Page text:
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RE: Multiple DSLs, and switching incoming route upon failure?

Customers who purchase T1/T3 service generate more revenue for the ISP, and
although the difference may not justify the administrative overhead of
adding a BGP customer, most do not request this.  Some organizations (BEST
Internet, before Verio gobbled them up, for example) charge an additional
fee for BGP.  They charged 500$/Mo.

Address space is also an issue.  You cannot announce blocks smaller than /24
into global BGP and expect the results you want.  Some networks are still
filtering announcements smaller than /19 within some ranges, SprintLink for
example, as they took steps years ago to counteract routing table growth,
and this remains a problem even as routers become more powerful and memory
gets cheaper.

I do not know how the 6BONE scenario would work.  It was a shot from the
hip, I'm sure you could do some research in this area, or perhaps someone
else subscribed to the list can tell us how the 6BONE interoperates with the
current IPv4.

If you had a colocated server on a reliable IP connection you could VPN
yourself a subnet from it over either of your two DSL routes.  This might be
sane but would cause you to incur a lot of bandwidth bills. :-)

- jsw

-----Original Message-----
From: Mike Fedyk [mailto:mikef@matchmail.com]On Behalf Of Mike Fedyk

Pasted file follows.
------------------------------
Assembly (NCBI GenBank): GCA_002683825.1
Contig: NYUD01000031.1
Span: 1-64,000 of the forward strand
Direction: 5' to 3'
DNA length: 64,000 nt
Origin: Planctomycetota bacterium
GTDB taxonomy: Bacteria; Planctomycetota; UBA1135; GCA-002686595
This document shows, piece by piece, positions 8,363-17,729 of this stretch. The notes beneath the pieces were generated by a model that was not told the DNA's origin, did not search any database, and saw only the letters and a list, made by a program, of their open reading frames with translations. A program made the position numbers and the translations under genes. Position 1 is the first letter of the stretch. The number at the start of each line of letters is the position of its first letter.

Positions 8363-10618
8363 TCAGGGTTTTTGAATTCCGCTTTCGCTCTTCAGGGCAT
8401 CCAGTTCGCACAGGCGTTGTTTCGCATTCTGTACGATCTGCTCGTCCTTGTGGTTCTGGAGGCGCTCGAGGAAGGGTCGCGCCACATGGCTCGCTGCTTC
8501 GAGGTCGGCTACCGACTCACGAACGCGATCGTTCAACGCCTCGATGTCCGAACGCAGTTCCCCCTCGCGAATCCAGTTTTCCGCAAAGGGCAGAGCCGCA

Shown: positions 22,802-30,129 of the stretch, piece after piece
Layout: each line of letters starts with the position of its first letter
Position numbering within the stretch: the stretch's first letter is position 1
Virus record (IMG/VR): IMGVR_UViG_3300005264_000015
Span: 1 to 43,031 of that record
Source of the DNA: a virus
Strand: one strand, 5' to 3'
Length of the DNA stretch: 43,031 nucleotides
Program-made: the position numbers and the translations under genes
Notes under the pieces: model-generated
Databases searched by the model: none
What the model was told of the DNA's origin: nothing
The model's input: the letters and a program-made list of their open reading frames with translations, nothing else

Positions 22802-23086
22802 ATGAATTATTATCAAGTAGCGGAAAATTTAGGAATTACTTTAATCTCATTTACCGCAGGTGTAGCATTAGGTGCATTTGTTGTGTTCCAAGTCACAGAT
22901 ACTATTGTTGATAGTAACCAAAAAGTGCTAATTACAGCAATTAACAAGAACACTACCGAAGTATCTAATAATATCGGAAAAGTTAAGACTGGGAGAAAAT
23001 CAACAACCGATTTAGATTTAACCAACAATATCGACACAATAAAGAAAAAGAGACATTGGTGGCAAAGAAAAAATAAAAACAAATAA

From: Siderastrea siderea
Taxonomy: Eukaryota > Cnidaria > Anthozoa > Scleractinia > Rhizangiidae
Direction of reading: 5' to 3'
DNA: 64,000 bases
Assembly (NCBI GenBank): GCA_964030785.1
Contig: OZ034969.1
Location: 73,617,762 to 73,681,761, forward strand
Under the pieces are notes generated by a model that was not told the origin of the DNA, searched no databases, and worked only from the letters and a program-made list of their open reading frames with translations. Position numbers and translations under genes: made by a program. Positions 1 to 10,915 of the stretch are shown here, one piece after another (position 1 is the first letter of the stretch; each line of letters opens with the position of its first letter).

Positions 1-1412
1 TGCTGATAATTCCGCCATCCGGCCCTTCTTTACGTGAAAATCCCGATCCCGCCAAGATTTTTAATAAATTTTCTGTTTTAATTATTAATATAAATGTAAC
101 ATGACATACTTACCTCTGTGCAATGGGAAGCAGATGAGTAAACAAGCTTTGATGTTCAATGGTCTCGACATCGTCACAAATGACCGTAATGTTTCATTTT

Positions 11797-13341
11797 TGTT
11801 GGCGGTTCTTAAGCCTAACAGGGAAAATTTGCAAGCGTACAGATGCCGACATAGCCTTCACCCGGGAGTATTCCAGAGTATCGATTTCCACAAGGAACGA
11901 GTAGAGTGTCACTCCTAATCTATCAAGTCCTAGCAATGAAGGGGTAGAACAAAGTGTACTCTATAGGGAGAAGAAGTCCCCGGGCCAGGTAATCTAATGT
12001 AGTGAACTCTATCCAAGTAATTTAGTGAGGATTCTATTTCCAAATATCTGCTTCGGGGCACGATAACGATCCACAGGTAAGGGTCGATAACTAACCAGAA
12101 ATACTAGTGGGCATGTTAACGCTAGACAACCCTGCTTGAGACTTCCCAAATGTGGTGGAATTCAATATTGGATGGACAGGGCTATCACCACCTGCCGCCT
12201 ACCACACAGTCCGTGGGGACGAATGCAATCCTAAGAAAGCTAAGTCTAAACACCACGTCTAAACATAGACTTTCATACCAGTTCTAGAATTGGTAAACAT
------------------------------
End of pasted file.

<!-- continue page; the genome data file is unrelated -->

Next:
Sent: Saturday, May 26, 2001 4:35 PM
To: Jeff S Wheeler
Cc: debian-isp@lists.debian.org; debian-firewall@lists.debian.org
Subject: Re: Multiple DSLs, and switching incoming route upon failure?

On Fri, May 25, 2001 at 11:29:46PM -0400, Jeff S Wheeler wrote:
> Are your DSL uplinks from different ISPs, or from the same IP provider?

They are different providers.

DSL 1 is 384k/1.5m adsl at pacbell

dsl2 is 768k sdsl landmark (lmki)

> they are differing providers, there is no way you can feasably implement
> BGP.  If they are redundant paths to the same ISP you could ask them to

What do t1 and t3 customers do?  Is the only criteria for "feasibility" a
need for more IPs?

> issue you a reserved ASN (65512 - 65535) and announce your /28 into their
> network via ebgp sessions.  That makes a lot of assumptions about software
> support on your router(s), and of their willingness to accomodate you, of
> course.

I could get a second link to pacbell, but sometimes their entire network
gets unstable, and I would still need a second provider.  Doing the same
with the other provider would require four links, and still wouldn't fix the
problem if one ISP crashing completely.

> Realistically, you aren't going to make this happen.  Perhaps you could
> participate in something like the 6BONE, or simply colocate your obviously
> mission-critical services at your ISP.

Hmm, I wonder how exactly this would work with the 6BONE.  Can you get
traffic from ipv4 into the 6BONE from the "normal" internet?  How would I be

I probably wouldn't choose my ISP then, I'd choose a company that connects
to several ISPs, and that'll be more expensive. :(

> - jsw


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